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It took me a while to really grasp what filmmakers Bill and Turner Ross wanted to show me with their new documentary Tchoupitulas. I went into most of the screenings for Flyover Film Festival without any knowledge as to what I would see, and it took me a good ten minutes to even recognize that the film was set in New Orleans. Then, it took me another ten minutes of watching to realize that the Ross Brothers meant Tchoupitulas as a portrait of New Orleans through the three young boys they followed. Luckily, the main focus on the young, willful William kept my attention long enough to see the beauty in Tchoupitulas. Though it sagged in the middle, on top of starting off opaque, the film did ultimately tell a rousing and loving story about a night in New Orleans. 

I don’t feel too bombastic in called this something of an epic poem, it has every aspect of a journey taken. The filmmakers followed three boys ranging from about 7 or 8 years old, to 14 and just captured them taking the ferry from Algiers into the city proper, and left them to roam around. Luckily, for the filmmakers at least, the boys stay out so late that they miss the returning ferry, and so have to stay on the wrong side of the Mississippi river until the morning. Wild and curious, they take it largely as an opportunity to explore different, after-hours moments and places around the French Quarter. Through the boys eyes or the filmmakers direction, a picture is painted that is so vibrant, alive, and thoughtful. It’s like cinematic pointillism, through multiple different pieces of the city, a greater, complex image is formed. William, the youngest, works wonders as a narrator for the bright, shiny dreams that the night inspires.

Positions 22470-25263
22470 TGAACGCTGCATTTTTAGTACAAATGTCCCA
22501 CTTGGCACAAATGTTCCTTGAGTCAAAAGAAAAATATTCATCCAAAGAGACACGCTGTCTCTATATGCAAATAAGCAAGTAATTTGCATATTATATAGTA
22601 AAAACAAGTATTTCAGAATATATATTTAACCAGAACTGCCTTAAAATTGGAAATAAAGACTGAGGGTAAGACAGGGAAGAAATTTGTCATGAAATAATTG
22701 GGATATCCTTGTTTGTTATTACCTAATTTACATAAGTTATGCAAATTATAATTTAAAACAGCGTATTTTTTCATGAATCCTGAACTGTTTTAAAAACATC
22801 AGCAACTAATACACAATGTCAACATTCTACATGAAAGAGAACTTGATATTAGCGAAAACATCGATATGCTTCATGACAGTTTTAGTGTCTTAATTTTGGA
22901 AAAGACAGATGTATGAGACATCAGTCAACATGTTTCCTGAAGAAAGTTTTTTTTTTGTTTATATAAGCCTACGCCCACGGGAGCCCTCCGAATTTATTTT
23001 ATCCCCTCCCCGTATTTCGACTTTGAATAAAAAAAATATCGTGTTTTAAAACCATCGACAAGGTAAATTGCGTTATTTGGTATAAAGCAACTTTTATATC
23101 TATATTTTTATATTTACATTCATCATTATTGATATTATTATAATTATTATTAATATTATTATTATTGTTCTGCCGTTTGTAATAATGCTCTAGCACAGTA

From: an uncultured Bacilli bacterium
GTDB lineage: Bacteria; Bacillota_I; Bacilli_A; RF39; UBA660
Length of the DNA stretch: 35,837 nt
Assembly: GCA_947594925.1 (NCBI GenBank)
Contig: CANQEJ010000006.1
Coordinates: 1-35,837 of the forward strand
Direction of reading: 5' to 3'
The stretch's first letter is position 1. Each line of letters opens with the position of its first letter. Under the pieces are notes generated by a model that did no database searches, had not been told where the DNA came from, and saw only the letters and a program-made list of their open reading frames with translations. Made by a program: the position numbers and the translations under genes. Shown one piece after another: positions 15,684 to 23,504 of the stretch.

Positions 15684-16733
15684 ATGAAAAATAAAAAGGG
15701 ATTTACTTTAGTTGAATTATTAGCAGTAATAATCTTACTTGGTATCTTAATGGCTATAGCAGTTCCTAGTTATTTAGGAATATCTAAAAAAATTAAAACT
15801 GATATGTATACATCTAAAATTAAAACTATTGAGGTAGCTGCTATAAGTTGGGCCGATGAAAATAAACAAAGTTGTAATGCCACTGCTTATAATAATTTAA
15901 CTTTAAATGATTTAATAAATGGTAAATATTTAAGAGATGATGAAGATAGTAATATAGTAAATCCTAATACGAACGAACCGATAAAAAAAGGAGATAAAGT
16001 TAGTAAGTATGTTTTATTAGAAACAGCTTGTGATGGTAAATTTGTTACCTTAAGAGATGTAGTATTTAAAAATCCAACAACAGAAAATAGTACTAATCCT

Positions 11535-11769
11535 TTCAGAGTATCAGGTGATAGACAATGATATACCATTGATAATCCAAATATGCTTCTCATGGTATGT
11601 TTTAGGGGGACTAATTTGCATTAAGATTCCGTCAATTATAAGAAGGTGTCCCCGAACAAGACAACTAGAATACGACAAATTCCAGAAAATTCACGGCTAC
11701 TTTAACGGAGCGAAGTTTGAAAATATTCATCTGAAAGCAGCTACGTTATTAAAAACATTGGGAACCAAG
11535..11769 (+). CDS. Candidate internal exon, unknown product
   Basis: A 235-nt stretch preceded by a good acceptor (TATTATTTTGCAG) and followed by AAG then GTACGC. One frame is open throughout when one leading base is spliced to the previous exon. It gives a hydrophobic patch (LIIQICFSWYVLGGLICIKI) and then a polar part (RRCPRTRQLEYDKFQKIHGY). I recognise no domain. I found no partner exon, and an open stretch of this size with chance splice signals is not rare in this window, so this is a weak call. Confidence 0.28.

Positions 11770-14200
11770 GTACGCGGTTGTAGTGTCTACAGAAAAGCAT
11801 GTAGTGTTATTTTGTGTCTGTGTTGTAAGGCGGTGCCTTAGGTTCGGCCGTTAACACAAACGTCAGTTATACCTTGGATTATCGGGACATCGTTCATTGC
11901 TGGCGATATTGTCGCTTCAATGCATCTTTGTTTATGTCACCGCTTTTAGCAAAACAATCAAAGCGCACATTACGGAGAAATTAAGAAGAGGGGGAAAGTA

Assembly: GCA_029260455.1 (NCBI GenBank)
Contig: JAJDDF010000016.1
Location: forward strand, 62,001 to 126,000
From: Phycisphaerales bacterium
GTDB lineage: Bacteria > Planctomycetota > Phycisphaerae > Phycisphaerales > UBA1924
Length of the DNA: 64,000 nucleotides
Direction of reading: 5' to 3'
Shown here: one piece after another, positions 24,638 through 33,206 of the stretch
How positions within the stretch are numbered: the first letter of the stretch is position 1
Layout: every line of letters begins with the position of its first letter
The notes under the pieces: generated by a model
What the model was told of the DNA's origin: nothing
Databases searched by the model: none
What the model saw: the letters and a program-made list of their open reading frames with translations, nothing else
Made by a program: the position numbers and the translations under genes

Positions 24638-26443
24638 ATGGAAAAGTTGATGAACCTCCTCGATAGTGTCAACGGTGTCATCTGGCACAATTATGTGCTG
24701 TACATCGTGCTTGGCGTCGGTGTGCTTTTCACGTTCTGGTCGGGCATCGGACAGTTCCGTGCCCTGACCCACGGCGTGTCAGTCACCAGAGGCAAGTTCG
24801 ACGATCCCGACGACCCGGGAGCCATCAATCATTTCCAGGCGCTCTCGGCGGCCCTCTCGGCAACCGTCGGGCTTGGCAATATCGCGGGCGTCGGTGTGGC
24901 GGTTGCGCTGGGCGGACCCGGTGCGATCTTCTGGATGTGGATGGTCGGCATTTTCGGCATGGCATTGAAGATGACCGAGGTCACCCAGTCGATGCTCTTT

The boys make for an interesting commentary. Left on the wrong side of the river, it is unclear whether their parents willfully won’t pick them up or whether just trust the filmmakers to take care of them. Regardless, the three of them, and a dog, make for a sweet group, playful and chiding. They show true, endearing youth among all the scandalous New Orleans landscape, they are mischievous while good-natured, they are curious while careful. Unfortunately, once the night stretches out and they get tired and slow, so does the film. It shows well the quiet of a New Orleans night after the bars have closed; it just makes the interest wane. 

During the after-show question and answer time, I brought the comparison between the film Detropia, shown earlier in this Festival, and Tchoupitoulas. I asked them about the lack of mentioning Hurricane Katrina and the ongoing problems the city faces in its continued aftermath. Firmly they said they did not want to portray any part of that, as it is a one-dimensional way of understanding New Orleans. I agree completely, that this was the far better way to explore a city and the people that inhabit it.

The Ross Brothers show a real affection for the music and the movement of the city, and they clearly wanted to display that affection through young eyes. They delivered this wonder, enormous and not really understood, through their confident direction. It is a shame that it took so long to grasp what they were trying to give me, but in the end I received all the romanticism and love they hoped to deliver. 

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About Peter Clark

A Political Science/History grad from Indiana University Southeast, I avidly read, write, and talk at the best restaurants and the cheapest bars I can find.

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